Campbell Law to host two-week N.C. redistricting trial beginning July 15

RALEIGH — Campbell University Norman Adrian Wiggins School of Law will host the Common Cause v. Lewis trial beginning Monday, July 15. 

A three-judge panel of the Wake County Superior Court, duly appointed by the Chief Justice of the North Carolina Supreme Court, will preside over the trial of Common Cause, et al. v. Lewis, et al. (File No. 18 CVS 14001), beginning at 10 a.m. in the Boyce Courtroom, Room 303. The trial is expected to take two weeks and court will begin at 9 a.m. on all other days, unless otherwise announced by the Court.

The trial comes on the heels of last month’s decision by the U.S. Supreme Court that federal courts should not decide partisan gerrymandering claims under the federal Constitution because there are no workable judicial standards for deciding how much partisanship is too much. The Supreme Court said this June 27 in a consolidated case that included North Carolina’s Rucho v. Common Cause

Judges have already presided over hours of pre-trial hearings.Campbell Law previously hosted a hearing for Common Cause v. Lewis on July 2. Superior Court Judges Paul Ridgeway, Alma Hinton and Joseph Crosswhite heard the case.

In 2018, Common Cause North Carolina and the N.C. Democratic Party and a handful of individuals last year filed a redistricting lawsuit against the N.C. General Assembly over partisan gerrymandering in the redrawing of state election maps. The lawsuit stopped GOP lawmakers’ redistricting plans made in 2017, when some of the state’s House and Senate districts were struck down as unconstitutional racial gerrymanders. GOP lawmakers denied any legal wrongdoing. 

According to the Carolina Journal, this lawsuit challenging partisan gerrymanders of legislative districts drawn in 2017 is expected to draw national attention as similar lawsuits move forward across the country.  Claims against partisan gerrymandering “present political questions beyond the reach of the federal courts,” Chief Justice John Roberts wrote in the high court’s 5-4 majority opinion. Federal judges have no license to slice and dice electoral power among Republicans and Democrats, Roberts said.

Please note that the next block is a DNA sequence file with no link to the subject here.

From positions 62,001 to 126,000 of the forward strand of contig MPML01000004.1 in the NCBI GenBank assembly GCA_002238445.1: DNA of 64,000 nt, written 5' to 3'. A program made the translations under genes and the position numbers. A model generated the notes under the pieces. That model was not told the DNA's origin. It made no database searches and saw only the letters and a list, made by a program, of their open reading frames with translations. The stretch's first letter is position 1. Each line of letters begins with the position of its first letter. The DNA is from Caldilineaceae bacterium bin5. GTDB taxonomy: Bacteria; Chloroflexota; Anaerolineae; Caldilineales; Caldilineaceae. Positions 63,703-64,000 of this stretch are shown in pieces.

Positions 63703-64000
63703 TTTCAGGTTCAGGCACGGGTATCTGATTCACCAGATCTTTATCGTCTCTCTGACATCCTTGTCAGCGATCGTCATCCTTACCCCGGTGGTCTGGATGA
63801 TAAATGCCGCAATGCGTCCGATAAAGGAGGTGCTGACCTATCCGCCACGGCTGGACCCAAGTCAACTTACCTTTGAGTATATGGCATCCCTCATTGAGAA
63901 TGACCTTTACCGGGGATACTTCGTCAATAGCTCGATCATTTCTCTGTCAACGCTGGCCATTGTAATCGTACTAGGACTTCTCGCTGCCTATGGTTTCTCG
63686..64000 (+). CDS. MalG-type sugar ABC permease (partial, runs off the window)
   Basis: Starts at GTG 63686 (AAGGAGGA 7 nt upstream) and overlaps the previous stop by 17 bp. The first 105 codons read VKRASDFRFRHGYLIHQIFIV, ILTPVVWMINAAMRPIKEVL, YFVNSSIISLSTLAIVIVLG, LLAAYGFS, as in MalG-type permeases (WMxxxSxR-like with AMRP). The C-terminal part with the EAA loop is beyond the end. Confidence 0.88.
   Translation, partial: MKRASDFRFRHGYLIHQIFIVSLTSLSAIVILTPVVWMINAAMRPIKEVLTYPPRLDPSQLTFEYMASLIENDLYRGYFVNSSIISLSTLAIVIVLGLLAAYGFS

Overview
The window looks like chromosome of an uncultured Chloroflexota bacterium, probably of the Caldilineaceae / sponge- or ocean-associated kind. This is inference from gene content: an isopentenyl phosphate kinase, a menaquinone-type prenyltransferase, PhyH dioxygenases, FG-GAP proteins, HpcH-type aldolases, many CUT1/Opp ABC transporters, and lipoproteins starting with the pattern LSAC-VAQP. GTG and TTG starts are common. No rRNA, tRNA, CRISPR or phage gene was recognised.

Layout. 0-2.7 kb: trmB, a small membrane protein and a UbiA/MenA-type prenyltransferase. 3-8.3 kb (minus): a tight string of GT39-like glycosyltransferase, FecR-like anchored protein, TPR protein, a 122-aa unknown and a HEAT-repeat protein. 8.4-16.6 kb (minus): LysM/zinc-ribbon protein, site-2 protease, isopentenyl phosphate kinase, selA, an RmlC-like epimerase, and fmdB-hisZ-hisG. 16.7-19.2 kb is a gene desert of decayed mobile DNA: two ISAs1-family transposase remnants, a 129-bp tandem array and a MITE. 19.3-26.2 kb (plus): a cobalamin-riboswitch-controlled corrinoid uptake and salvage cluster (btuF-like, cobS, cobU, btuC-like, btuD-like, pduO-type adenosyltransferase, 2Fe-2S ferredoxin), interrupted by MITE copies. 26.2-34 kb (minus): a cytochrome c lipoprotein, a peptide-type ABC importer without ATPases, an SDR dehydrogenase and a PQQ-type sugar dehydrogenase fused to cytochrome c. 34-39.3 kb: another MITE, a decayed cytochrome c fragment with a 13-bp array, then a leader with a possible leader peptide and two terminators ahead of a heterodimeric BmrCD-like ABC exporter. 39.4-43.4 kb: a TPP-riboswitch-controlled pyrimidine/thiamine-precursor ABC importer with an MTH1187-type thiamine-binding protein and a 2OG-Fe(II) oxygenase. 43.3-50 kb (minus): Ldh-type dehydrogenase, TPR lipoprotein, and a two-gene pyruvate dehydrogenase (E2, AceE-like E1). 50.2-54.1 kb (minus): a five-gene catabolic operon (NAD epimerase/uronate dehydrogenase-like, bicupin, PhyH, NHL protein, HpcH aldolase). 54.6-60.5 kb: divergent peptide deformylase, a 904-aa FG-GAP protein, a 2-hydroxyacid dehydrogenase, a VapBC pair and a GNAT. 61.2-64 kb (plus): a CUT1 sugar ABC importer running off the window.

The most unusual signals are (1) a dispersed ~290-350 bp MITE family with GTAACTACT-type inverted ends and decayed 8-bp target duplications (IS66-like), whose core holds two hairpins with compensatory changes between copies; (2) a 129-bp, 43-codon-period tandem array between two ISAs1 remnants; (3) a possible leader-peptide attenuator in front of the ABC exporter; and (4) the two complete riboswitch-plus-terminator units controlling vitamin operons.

But Justice Elena Kagan, who was appointed to the court by President Obama, strongly disagreed. The Supreme Court is responsible to defend the foundations of a free society, she wrote in dissent. “None is more important than free and fair elections.” 

Campbell Law Professor Gregory Wallace said, “While the Supreme Court’s decision still allows N.C. state courts to decide partisan gerrymandering claims under the N.C. Constitution, the enormous difficulty of coming up with a fair and precise test for determining how much is too much remains.”  

Wallace teaches constitutional law with an emphasis on free speech, church and state, right to arms, and constitutional interpretation.

Former N.C. Supreme Court Justice Bob Orr told the Carolina Journal that state courts have the right, and the responsibility, to consider cases of partisan gerrymandering, though the legislature classically controls all aspects of redistricting, said

If the three-judge panel determines GOP maps violate the constitution, then the court must require the legislature to fix the problem, Orr told the Carolina Journal. In some circumstances, a court may insist on picking a “special master,” an independent, third-party mapmaker, but those cases are very limited — typically when courts determine subsequent sets of redrawn maps fail to satisfy the constitution.


Since its founding in 1976, Campbell Law has developed lawyers who possess moral conviction, social compassion, and professional competence, and who view the law as a calling to serve others. Among its accolades, the school has been recognized by the American Bar Association (ABA) as having the nation’s top Professionalism Program and by the American Academy of Trial Lawyers for having the nation’s best Trial Advocacy Program. Campbell Law boasts more than 4,200 alumni, who make their home in nearly all 50 states and beyond. In 2019, Campbell Law is celebrating 40 years of graduating legal leaders and 10 years of being located in a state-of-the-art facility in the heart of North Carolina’s Capital City.